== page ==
The same associations attempted to put pressure on other governments. In 1919, before the Versailles Peace Conference, the Supreme Committee wrote to the Pope asking him to intercede on behalf of the Palestinian people to save their country from Zionists. A statement of the Committee after the Versailles Peace Conference, also sent to the Vatican, can be read as an attempt to provide a political rationale for the disturbances already taking place, like the Nebi Musa Riots of April 1920:
The decision of the Conference of San Remo regarding the Arab countries generally and Palestine specially is to us a sentence of gradual death. We ask you to decide for us a quick death which would spare us all pain … The transformation of Palestine into a National Home for the Jews is a source of great troubles and serious disturbances in the land where the prophets lived and where Jesus Christ was born and crucified. Disturbances have already started in several towns, notably in Jerusalem on 4th April 1920. The responsibility of this is yours and not that of Arabs who are defending their rights and doing everything in order to revive their nationality. History shall blame you for your deed.
The document mentions Jewish immigration, the Balfour Declaration and the Conference of San Remo, but also brings into the political scene an important religious element. As this letter was addressed to the countries involved in the Peace Conference, which was convened to discuss the future plans for the Ottoman Middle East, the petitioners underlined the status of Palestine as the land where Jesus lived and died; thus using Christianity in order to gain support for the emerging Palestinian cause.
While throughout 1919 the Literary Club among other associations continued to urge the Vatican to intervene against Jewish immigration, by early 1920 the tone of their statements had changed, a result of the outcome of the Peace Conference. During a meeting held at Nablus, the Supreme Committee of Arab Societies decided to boycott economic Jewish activities and to publicize their decision both in the Arabic press and the British official news in order to oppose Zionist immigration. With the fourth anniversary of the Balfour Declaration approaching, the Zionist leadership announced a great celebration in Jerusalem as they had done in the previous years. The Palestinian Association of Egypt, one of the numerous groups to emerge during the war, sent a circular recommending that the occasion should be treated as a day of mourning and all Arab shops should close. This particular occasion turned out to be relatively peaceful; only one Arab was killed in the Jewish quarter of the city.
The impact of these Muslim-Christian associations on urban politics was substantial, as they became crucial gatherings which supported the development of national sentiment in the formative years of the Arab Palestinian movement. The role of Christian activists, however, appears to have been fairly marginal. The war changed inter-communal relations between Muslims and Christians, which was one of suspicion and at times open conflict, into a more balanced one. Internal dynamics were also affected, Catholics of Latin and Eastern rites joined forces in asking that Palestine be united with Syria. Christians were originally over-represented during the establishment of the Muslim Christian Associations; however, by late 1920s and, more so in the 1930s, Muslim notables gained control of the nationalist movement. These associations were important in so far as they sanctioned the first alliance between Christians and Muslims against the threat of Zionism. These groups increasingly targeted and opposed Zionism as a political movement, creating a great deal of tension with Jewish residents. Nevertheless, the Muslim Christian Associations made distinctions between local Jewish residents and Zionist immigrants, as suggested by a note from General Money, chief administrator of OETA (Occupied Enemy Territory Administration). However, tension escalated and culminated in episodes of violence, demonstrations and riots, like the Nebi Musa incident of 1920 which saw major clashes between Arabs (Muslim and Christian) and Jews and it may be considered a watershed in the history of Jerusalem as it marked the beginning of a latent conflict.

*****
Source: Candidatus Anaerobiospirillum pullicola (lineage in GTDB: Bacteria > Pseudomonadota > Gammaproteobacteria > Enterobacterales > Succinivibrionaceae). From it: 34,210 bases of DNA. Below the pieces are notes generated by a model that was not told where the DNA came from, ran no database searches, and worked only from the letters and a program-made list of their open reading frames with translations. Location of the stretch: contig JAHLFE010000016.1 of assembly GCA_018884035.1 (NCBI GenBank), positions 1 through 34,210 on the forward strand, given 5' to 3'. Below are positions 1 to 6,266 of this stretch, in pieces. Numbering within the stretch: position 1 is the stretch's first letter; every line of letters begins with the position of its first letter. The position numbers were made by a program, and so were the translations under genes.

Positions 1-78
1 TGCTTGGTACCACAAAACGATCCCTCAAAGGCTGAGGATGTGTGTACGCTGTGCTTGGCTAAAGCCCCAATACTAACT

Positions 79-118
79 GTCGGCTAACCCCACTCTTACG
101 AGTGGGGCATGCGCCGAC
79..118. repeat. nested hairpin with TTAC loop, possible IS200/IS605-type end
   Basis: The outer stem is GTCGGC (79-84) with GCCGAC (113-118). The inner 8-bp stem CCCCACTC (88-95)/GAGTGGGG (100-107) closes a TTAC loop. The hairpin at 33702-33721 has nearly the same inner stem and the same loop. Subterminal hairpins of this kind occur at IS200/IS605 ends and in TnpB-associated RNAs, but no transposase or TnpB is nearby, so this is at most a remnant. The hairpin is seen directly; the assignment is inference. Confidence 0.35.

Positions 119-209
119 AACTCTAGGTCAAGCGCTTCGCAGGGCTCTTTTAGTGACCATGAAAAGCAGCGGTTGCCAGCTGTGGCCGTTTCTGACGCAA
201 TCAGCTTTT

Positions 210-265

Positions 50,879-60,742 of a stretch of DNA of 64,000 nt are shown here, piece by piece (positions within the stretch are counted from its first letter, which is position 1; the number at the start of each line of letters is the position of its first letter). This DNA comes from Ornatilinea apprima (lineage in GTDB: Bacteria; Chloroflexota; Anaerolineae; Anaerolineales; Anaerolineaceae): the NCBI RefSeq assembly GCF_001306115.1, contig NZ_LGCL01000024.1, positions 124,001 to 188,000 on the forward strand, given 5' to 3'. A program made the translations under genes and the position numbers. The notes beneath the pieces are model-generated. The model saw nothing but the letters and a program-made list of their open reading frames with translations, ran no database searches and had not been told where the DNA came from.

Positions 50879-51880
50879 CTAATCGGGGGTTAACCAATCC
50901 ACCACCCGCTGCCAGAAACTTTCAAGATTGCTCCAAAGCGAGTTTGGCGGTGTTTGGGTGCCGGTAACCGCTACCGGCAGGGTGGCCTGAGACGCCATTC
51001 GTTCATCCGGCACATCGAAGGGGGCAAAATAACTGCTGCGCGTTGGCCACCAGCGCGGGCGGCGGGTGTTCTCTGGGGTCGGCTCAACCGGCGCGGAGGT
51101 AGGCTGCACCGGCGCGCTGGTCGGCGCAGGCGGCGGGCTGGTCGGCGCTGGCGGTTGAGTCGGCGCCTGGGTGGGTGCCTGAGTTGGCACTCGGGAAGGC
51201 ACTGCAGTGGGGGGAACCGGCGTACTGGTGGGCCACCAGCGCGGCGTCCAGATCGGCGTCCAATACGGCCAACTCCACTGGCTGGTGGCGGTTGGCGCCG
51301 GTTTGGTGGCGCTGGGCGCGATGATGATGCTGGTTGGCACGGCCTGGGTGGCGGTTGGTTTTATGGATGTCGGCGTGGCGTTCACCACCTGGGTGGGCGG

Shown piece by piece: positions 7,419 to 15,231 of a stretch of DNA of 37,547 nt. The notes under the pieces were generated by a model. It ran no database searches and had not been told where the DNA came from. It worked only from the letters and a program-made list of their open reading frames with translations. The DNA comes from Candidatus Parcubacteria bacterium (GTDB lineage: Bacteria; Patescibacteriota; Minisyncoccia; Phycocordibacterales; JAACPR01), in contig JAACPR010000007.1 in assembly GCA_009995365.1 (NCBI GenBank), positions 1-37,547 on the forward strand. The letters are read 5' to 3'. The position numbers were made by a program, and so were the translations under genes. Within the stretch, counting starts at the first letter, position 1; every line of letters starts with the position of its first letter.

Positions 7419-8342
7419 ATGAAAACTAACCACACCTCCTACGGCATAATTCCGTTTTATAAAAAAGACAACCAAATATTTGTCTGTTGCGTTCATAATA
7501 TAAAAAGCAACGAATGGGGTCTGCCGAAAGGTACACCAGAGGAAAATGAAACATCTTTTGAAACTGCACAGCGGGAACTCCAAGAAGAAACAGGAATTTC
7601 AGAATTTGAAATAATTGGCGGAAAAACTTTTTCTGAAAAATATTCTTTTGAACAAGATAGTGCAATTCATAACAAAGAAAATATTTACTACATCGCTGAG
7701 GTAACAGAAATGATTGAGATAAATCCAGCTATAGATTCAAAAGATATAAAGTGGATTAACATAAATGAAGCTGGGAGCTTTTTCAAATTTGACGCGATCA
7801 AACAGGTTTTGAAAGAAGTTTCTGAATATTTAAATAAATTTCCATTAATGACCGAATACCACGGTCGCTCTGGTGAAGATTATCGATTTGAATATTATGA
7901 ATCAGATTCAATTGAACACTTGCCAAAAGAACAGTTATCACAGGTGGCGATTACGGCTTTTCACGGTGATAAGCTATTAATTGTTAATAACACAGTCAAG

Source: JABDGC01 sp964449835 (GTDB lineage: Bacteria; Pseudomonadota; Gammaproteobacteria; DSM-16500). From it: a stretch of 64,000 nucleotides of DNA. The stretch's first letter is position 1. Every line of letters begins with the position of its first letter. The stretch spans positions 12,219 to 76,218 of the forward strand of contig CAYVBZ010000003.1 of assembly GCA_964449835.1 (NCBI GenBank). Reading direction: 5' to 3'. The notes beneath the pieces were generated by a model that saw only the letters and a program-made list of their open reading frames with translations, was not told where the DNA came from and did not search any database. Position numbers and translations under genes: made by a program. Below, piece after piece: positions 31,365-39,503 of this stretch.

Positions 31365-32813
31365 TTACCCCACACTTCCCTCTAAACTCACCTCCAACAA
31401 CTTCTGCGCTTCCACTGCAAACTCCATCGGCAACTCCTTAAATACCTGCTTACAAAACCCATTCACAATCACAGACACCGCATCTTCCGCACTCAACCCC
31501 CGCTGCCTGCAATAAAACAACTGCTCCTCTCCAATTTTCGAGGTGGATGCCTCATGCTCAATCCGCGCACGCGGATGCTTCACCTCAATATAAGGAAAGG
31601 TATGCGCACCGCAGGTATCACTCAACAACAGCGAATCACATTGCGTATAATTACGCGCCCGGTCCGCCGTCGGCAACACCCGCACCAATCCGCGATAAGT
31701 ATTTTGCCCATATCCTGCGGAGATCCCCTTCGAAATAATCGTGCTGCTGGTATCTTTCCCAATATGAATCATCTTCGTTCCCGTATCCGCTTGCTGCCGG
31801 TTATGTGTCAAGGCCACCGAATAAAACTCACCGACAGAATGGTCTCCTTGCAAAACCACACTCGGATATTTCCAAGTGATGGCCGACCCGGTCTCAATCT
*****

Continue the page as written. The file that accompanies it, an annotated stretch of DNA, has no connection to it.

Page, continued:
In this article three main topics have been discussed in relation to Christian institutions in Jerusalem. First, the dual role of the Christian churches; in the period preceding the war, these institutions were mainly concerned with competition over the control of the Holy Places and with internal issues like conflict between the Arab laity and the Greek hierarchy of the Orthodox Church, but also the internal competition for the control of resources between the Catholic Custody of the Holy Land and the Latin Patriarchate of Jerusalem. The outbreak of the war radically changed this particular context as in fact the attention of the various Christian denominations turned to more local issues. Christian institutions and clergy began to focus on the protection of their own clergy and properties, above all on the protection of the local population which was extremely weakened by war conditions.
The dual role of the Christian institutions mentioned above has been investigated in great detail in the discussion of the Custody of the Holy Land in the war period. The survey of this institution has given us some hints of the structure of the relations between the Franciscans, and in a wider context of the Christian institutions of Jerusalem, and local Ottoman as well as Austro-German authorities during the war. The study of the Custody of the Holy Land has also shown the dynamics of the shift from wide issues involving international relations to more local ones during the war and the process of reversal soon after the end of the war and the establishment of the British military administration.
In the second part of the article it was argued that the war brought about considerable change for Palestinian Christians. One of the outcomes was the emergence of the Muslim-Christian Associations. These groups were a direct response to Zionism and Jewish immigration to Palestine and reshaped the traditional alliances of the notables and residents of Jerusalem, as in fact under an emerging Palestinian identity both Muslims and Christians joined forces against the new common enemy represented by Zionism. The role played by Christians was however to diminish as national activists in the shape of Muslim notables became the main promoters of Palestinian nationalism.